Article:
Saturday, June 21, 2014

Sometimes Powerpoint is A Good Thing

I remember the first major oral report I ever had to give, in the 9th grade. I'd picked a sexy topic (literally, not sure what I was thinking, wasn't really appropriate for an Alabama History class in the Deep South...hmmm, is that a "know your audience" kinda thing?), memorized it and proceeded to deliver it to the class for five straight minutes with my eyes closed. People asked me if I'd written the speech on the inside of my eyelids. I got an A despite everything. It was the day the person I thought was my going-steady boyfriend informed the  class at large that his family was moving to Florida the very next week...he never told ME and in fact, I don't think we ever exchanged two words ever again. (Lest you think me a stalker or something, he and I had attended every junior high dance together till that point, he would invite me...ok, but we digress.)

Flash forward a few years,ok quite a few years, to my day job, where I was asked to present a class on my particular contracting specialty. Sensing that I couldn't get away with giving the material with my eyes closed for four hours, a la my 9th grade experience, I was thrilled to discover Powerpoint. It was like giant index cards on the wall and if I lost my place or forgot what I wanted to say, there it was, larger than lifesize! My life was so saved.

Through the years I've given a lot of classes and workshops and talks, with and without the benefit of Powerpoint slides. Thinking of the subject matter in term of doing slides always helps me, I've found. And then I practice them and practice them until I have the talk down cold.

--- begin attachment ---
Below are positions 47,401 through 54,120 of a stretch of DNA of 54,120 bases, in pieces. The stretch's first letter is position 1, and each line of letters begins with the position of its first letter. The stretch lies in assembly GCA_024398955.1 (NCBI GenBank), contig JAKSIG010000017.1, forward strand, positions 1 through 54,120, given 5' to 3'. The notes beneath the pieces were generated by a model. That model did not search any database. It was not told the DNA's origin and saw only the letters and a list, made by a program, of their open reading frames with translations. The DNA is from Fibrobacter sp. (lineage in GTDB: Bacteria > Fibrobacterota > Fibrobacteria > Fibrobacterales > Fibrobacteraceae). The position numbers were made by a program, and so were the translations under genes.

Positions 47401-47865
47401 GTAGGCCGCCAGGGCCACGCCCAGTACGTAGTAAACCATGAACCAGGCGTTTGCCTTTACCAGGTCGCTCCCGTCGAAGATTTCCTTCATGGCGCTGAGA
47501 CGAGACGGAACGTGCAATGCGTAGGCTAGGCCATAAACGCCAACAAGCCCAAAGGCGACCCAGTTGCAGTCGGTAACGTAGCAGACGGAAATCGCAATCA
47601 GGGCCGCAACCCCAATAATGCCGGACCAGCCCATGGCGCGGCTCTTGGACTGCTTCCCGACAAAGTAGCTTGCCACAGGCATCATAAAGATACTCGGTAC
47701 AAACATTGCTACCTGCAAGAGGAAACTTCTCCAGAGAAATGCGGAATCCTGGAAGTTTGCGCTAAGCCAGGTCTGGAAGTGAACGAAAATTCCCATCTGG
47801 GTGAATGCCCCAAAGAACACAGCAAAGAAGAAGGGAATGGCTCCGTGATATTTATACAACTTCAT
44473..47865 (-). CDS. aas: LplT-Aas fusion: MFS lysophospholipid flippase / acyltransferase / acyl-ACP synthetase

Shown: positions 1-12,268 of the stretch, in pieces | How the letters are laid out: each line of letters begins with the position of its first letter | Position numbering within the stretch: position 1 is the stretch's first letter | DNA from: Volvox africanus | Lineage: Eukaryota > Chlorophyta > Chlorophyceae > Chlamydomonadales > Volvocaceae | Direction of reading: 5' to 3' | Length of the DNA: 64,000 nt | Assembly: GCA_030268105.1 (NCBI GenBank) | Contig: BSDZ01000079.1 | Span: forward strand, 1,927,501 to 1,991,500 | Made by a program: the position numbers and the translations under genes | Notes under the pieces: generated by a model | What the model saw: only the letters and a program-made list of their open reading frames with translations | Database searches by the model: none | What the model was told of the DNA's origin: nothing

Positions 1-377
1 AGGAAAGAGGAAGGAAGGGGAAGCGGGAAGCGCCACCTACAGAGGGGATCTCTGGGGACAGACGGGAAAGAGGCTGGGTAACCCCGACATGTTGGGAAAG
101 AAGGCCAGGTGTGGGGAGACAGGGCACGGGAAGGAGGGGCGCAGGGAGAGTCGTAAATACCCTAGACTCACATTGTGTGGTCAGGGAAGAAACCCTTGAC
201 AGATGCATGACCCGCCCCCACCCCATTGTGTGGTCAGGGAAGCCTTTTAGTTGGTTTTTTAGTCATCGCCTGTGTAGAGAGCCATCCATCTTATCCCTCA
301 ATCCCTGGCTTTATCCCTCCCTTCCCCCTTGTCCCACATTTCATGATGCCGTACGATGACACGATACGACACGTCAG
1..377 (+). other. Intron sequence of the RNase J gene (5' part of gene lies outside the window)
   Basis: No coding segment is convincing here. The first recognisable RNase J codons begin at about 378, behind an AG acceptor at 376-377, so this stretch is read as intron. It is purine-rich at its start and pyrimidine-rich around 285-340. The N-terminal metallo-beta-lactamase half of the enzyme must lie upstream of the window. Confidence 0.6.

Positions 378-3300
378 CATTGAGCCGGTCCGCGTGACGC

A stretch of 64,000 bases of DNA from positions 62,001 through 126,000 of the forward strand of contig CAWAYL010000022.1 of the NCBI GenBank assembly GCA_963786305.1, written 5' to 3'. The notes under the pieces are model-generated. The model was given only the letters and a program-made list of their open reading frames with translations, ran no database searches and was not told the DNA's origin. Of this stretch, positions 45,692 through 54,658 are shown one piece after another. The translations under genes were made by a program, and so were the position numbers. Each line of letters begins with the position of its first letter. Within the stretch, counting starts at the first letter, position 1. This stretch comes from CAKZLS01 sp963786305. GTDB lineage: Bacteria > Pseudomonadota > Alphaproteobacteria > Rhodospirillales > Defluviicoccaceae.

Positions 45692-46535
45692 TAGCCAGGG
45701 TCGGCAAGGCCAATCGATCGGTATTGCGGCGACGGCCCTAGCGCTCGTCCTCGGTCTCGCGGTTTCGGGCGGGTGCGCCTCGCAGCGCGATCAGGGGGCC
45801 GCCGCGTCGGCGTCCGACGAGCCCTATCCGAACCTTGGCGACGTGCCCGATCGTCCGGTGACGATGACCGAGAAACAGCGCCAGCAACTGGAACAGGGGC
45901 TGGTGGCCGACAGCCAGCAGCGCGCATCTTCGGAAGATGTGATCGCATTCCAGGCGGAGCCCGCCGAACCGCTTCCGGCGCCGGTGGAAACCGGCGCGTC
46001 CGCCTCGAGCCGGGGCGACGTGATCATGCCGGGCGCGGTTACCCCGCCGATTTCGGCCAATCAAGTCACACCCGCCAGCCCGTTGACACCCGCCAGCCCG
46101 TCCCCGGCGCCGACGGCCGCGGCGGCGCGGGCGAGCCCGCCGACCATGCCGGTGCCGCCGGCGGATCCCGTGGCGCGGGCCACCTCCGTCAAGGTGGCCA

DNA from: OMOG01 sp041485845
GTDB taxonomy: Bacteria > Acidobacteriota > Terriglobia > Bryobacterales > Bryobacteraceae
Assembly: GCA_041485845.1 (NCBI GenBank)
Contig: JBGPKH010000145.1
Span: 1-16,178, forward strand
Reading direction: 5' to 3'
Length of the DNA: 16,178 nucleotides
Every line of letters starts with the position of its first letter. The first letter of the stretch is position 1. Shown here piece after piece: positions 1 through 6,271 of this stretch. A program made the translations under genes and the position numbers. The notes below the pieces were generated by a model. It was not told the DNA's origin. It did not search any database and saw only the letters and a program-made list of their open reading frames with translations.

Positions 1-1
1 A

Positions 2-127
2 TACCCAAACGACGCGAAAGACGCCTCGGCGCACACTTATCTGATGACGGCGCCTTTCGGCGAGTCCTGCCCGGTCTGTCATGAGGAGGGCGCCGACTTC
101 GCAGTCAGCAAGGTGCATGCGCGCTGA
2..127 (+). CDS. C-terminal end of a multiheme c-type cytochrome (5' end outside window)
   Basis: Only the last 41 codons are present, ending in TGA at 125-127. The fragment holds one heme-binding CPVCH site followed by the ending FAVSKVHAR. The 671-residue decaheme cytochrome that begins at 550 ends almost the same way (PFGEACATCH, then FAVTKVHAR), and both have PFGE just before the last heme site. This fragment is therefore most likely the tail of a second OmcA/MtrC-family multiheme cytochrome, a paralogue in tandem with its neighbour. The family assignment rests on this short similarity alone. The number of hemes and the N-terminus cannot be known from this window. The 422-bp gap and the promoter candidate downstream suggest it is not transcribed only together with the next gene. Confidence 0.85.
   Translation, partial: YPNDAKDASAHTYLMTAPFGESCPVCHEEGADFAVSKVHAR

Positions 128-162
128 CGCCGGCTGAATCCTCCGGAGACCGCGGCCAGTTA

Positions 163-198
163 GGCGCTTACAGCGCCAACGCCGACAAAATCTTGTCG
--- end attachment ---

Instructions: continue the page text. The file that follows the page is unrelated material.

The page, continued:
The most difficult presentation I ever had to give was my mother's eulogy. While I was in northern Alabama dealing with funeral arrangements and other matters, I made notes on what points my brother and I would want to share, what things my mother might have wanted to have said and what things her friends in the small community would want to remember or be comforted by. I organized it as if there were going to be Powerpoints, although of course there wouldn't be. In the simple church there would be a photo of her and nothing else, no fancy video montages or other visual aids.

And me in front of the gathering, many of whom I did not know.

I had to get through it without crying because once I start, it ain't pretty and it doesn't stop easily.

I have the notes in my scrapbook but I remember the opening was her favorite Bible story, which was that of Ruth, and then I segued to the things she shared with all of us in the church that day - love of books, of birds, of walks in the woods, of helping friends, of movie musicals and circled back around to her faith and her service in the community's volunteer choir, which used to sing the beautiful old hymns for funerals all over rural northern Alabama, until the members became too infirm themselves. Three of those wonderful elderly ladies had volunteered to sing my mother's favorite hymn to close the service, while a fourth played the organ. My last "slide" in my mental Powerpoint deck was to introduce them before going to sit with my brother, who was too emotional that day to speak.

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